‘Crossfire’, written by the extraordinarily talented young author Anantinee ‘Jhumpa’ Mishra, had its UK launch at the Nehru Centre in London recently.
The book details the story of Maris Mayor and her path of self-discovery and her bundle of mistakes in the past, paired with a heart-breaking affair. A tale of human life trapped in a web of lies and buried under the weight of her guilt and anguish, the 15-year-old author’s novel explores the storms that rage within us as well as outside.
“My parents have always fostered my creative writing; they have never attempted to push me towards anything I didn’t want to do. I have been blessed about that,” says Mishra, talking about how her love for creative writing began and thrived.
“Creative writing for me has a been stress buster, it has never been a task for me. I don’t think that is a holistic approach to creative writing.”
The book launch saw Mishra in conversation with Indian singer, actress, television personality and mindfulness speaker, Raageshwari Loomba, and touched on a range of interesting topics.
Process of researching
“I needed to find out whether guilt is truly something that grows the longer it festers within you,” says Mishra. Through her research into indentured labour and how people who have been through it deal with it, Mishra was able to construct her protagonist in a way which explores the feeling of not knowing where one belongs.
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Social media and mental health
Mishra – who is also a poet, content creator, TED speaker and podcaster and has five books published in her name – also offered some useful advice not only for upcoming authors, who may publish their work on social media sites, but also for young people in general who are particularly vulnerable to the negativity social media can spread.
“Social media can uplift you as well as pull you down. It can take you to unimaginable heights. When I published some of my poetry on there, the responses uplifted me immensely,” says Mishra, recounting her own experience as a new author.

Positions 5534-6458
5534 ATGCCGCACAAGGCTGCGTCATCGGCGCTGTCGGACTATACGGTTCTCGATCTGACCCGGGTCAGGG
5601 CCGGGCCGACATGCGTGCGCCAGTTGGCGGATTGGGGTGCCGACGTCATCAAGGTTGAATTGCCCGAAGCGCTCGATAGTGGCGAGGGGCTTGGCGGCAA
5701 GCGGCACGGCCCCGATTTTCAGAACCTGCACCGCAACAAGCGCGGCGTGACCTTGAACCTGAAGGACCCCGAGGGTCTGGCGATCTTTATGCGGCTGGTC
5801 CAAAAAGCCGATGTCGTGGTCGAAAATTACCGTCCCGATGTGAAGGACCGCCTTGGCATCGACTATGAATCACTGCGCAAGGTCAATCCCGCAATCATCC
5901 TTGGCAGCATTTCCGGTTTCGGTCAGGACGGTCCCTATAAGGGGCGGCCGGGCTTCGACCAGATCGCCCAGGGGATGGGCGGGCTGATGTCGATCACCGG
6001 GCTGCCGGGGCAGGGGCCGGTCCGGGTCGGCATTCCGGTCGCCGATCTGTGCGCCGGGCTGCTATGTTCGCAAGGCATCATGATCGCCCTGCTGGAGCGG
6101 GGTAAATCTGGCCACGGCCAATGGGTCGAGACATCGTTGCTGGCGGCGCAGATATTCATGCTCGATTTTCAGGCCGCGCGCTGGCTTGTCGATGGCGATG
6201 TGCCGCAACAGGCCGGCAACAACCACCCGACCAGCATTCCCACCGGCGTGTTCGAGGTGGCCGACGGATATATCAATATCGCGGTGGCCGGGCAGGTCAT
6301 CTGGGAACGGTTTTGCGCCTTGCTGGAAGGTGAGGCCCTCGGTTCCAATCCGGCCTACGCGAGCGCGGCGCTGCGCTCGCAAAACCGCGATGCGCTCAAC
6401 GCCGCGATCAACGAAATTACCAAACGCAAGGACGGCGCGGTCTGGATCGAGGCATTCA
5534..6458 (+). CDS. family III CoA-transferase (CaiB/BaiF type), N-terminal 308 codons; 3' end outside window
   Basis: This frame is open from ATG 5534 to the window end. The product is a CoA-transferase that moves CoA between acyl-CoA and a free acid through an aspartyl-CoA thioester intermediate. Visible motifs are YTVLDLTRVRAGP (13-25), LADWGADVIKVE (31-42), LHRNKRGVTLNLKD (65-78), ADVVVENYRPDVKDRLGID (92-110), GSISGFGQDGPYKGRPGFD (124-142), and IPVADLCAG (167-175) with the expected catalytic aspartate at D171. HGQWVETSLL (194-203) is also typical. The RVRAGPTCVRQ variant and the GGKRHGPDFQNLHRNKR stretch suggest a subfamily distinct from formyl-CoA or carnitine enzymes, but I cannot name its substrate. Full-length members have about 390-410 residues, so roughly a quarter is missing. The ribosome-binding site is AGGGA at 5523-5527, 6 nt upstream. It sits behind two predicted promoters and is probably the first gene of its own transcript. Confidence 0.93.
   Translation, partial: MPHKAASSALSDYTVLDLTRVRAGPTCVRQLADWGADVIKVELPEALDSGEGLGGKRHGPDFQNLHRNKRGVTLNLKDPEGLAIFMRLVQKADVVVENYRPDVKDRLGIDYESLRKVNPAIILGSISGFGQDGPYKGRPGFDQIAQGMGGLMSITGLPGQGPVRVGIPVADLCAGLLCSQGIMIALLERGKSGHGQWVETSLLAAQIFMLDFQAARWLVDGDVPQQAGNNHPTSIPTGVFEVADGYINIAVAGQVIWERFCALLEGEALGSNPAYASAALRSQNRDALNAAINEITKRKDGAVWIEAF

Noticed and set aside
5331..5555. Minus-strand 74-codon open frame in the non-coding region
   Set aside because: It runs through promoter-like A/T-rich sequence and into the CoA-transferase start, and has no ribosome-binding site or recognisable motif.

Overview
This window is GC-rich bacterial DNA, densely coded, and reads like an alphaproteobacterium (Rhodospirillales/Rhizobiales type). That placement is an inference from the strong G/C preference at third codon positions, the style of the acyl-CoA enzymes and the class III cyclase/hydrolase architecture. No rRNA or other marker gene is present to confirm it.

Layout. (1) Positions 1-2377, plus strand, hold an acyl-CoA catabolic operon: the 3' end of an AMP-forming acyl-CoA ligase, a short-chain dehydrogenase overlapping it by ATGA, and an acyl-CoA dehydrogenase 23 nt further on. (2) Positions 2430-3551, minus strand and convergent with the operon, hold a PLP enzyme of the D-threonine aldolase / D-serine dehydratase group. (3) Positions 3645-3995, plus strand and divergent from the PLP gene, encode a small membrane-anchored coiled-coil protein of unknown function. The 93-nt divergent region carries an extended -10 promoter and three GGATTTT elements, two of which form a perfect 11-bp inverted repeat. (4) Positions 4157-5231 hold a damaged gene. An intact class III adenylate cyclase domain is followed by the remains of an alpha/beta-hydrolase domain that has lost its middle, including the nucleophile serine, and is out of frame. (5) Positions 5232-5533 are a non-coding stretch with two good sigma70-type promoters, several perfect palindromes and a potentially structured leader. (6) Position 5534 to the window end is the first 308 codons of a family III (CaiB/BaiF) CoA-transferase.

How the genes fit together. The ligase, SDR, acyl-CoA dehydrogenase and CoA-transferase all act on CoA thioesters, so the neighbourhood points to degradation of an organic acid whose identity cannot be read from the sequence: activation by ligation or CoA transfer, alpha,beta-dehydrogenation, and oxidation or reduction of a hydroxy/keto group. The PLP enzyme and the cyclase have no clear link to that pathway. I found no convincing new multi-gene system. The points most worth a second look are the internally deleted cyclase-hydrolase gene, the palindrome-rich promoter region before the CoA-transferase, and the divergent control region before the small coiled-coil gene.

Often, especially with younger users, there is a tendency to seek validation from others, and while that puts them in a more vulnerable position when it comes to negative comments, Mishra believes it is, in fact, completely “valid” and can even be used as motivation.
“I don’t think there is any author or poet in this world who would not feel absolute joy after hearing a compliment [about his or her work].
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“At the same time, social media also fosters a lot of comparison and envy which is so harmful to us, especially creative people,” she warns, saying that as with anything, social media is a balancing act. It is equally important to not let it affect one’s confidence too much.
Advice for budding authors
“One of the most common fears when you are publishing is thinking it is not good enough. ‘What if it only good in my mind or for my followers on Instagram?’ And that is a completely valid fear. It does exist,” explains the young writer.
Another prevalent challenge facing budding authors is finding a publication house willing to take on a fresh face and put faith in their work.
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“I would like to say that if no house is willing, then absolutely you should self-publish,” states Mishra, giving an example of how many publication houses rejected the renowned book series ‘Harry Potter’ before one agreed on publishing it.